E8 draws a line when it comes to name inclusivity

The advocacy arm of the Vancouver Asian Film Festival is fixing spell checkers that won't recognize names of Asian origin.

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Since elementary school, a conspicuous red line in a word processor has represented a mistake. But for a large segment of the population, it is simply their name.

#Elimin8Hate (E8), the advocacy arm of the Vancouver Asian Film Festival (VAFF), is launching a campaign calling on Canadians to get one of the most popularly used software products in the world, Microsoft Office, to recognize Asian names just as readily as it does other ones.

And it’s using OOH to do it, with underlines on, for example, the popular Chinese name, “Yunxi,” but not on say, “Lexie.”

E8 has developed what it says is the world’s first custom dictionary of Asian names, a .dic file in Microsoft Word with thousands of monikers, “each honouring the true identity of Asian-Canadians.”

The dictionary already includes over 8,000 unique names from over a dozen Asian countries, and will continue to evolve as users submit their own names for inclusion.

As E8 points out, word processing programs often see non-Anglo names as mistakes, and claims that people seeing red lines is a signifier that they don’t belong. According to the organization’s insights,¬†60% of individuals state racism and hate as a top reason for changing their ethnic names.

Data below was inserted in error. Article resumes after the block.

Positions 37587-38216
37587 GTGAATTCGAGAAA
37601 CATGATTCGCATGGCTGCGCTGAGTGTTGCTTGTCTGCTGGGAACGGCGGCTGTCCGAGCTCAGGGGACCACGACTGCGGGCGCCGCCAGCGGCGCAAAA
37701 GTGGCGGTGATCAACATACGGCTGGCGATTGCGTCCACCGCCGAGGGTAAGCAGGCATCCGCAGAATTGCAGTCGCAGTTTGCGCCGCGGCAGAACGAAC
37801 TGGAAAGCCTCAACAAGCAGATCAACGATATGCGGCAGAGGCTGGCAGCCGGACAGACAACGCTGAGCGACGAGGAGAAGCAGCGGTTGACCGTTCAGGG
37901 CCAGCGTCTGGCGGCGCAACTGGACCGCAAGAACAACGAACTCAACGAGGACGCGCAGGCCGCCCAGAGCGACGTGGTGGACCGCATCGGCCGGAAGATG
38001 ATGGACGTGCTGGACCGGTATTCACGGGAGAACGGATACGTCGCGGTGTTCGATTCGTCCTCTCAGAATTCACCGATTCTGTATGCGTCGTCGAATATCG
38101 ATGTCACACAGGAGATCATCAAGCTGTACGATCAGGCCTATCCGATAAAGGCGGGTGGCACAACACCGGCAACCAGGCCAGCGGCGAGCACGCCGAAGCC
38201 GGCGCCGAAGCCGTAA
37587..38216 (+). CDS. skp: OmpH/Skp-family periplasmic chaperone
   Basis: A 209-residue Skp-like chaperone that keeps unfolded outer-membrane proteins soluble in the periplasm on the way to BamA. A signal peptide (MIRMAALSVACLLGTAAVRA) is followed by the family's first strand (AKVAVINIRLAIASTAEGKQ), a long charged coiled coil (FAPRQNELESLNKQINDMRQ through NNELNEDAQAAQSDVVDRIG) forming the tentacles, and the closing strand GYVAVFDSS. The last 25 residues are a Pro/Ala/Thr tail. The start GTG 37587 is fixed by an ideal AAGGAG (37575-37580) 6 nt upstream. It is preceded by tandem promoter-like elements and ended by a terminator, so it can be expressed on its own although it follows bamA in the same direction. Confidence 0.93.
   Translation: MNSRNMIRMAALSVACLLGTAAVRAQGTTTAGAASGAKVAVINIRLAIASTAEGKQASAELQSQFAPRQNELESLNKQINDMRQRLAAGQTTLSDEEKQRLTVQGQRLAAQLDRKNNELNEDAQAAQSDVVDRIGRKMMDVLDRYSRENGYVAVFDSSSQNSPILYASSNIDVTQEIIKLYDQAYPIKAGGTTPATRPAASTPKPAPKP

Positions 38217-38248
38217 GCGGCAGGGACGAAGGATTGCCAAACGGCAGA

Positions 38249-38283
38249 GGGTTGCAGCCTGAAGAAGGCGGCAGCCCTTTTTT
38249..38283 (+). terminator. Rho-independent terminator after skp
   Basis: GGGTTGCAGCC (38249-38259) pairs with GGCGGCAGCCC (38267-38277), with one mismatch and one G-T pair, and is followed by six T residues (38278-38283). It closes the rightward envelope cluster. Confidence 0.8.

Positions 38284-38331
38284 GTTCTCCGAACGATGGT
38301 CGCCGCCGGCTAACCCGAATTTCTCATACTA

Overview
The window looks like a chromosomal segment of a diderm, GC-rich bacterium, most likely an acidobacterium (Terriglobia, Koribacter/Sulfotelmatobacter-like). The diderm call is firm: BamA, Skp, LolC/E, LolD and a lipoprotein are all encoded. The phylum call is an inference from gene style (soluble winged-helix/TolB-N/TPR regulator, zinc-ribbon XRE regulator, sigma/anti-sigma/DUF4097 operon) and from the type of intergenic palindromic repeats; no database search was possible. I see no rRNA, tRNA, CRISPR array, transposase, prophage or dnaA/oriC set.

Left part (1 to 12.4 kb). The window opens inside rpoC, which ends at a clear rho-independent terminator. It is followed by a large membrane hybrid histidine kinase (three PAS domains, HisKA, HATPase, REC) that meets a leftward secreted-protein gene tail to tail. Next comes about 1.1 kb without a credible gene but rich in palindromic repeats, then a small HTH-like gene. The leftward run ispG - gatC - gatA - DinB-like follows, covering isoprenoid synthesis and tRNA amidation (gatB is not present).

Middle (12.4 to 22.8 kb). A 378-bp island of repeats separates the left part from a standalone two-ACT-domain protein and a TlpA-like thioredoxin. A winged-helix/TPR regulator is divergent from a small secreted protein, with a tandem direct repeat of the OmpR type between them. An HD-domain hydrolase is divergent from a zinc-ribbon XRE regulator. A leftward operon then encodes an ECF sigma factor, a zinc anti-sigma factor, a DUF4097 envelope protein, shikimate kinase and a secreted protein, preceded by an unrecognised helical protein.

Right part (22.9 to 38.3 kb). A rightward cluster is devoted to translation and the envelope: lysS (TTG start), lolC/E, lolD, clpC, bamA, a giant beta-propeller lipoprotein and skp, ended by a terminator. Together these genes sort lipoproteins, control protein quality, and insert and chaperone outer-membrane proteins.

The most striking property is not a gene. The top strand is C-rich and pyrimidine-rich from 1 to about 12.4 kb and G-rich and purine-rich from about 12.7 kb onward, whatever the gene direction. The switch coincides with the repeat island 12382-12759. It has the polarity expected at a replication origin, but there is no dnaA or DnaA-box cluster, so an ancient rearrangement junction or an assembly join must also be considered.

Studies also show that there are real world implications for how one is treated and one’s given name.

A 2017 joint report from University of Toronto’s Munk School of Global Affairs and Ryerson University revealed that¬† job applicants in Canada with names of Indian, Pakistani or Chinese origins were 28% less likely to get called for an interview compared to applicants with typically English names. This discrepancy was particularly pronounced for SMBs and only disappeared when an applicant had a Canadian post-graduate degree, and had applied to a very large organization.

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The dictionary is free to install and within minutes of downloading, and will eliminate any trace of a red underline beneath someone’s name. Canadians can now visit NameReclaim.ca to submit their names, download the dictionary, and learn more about the initiative.

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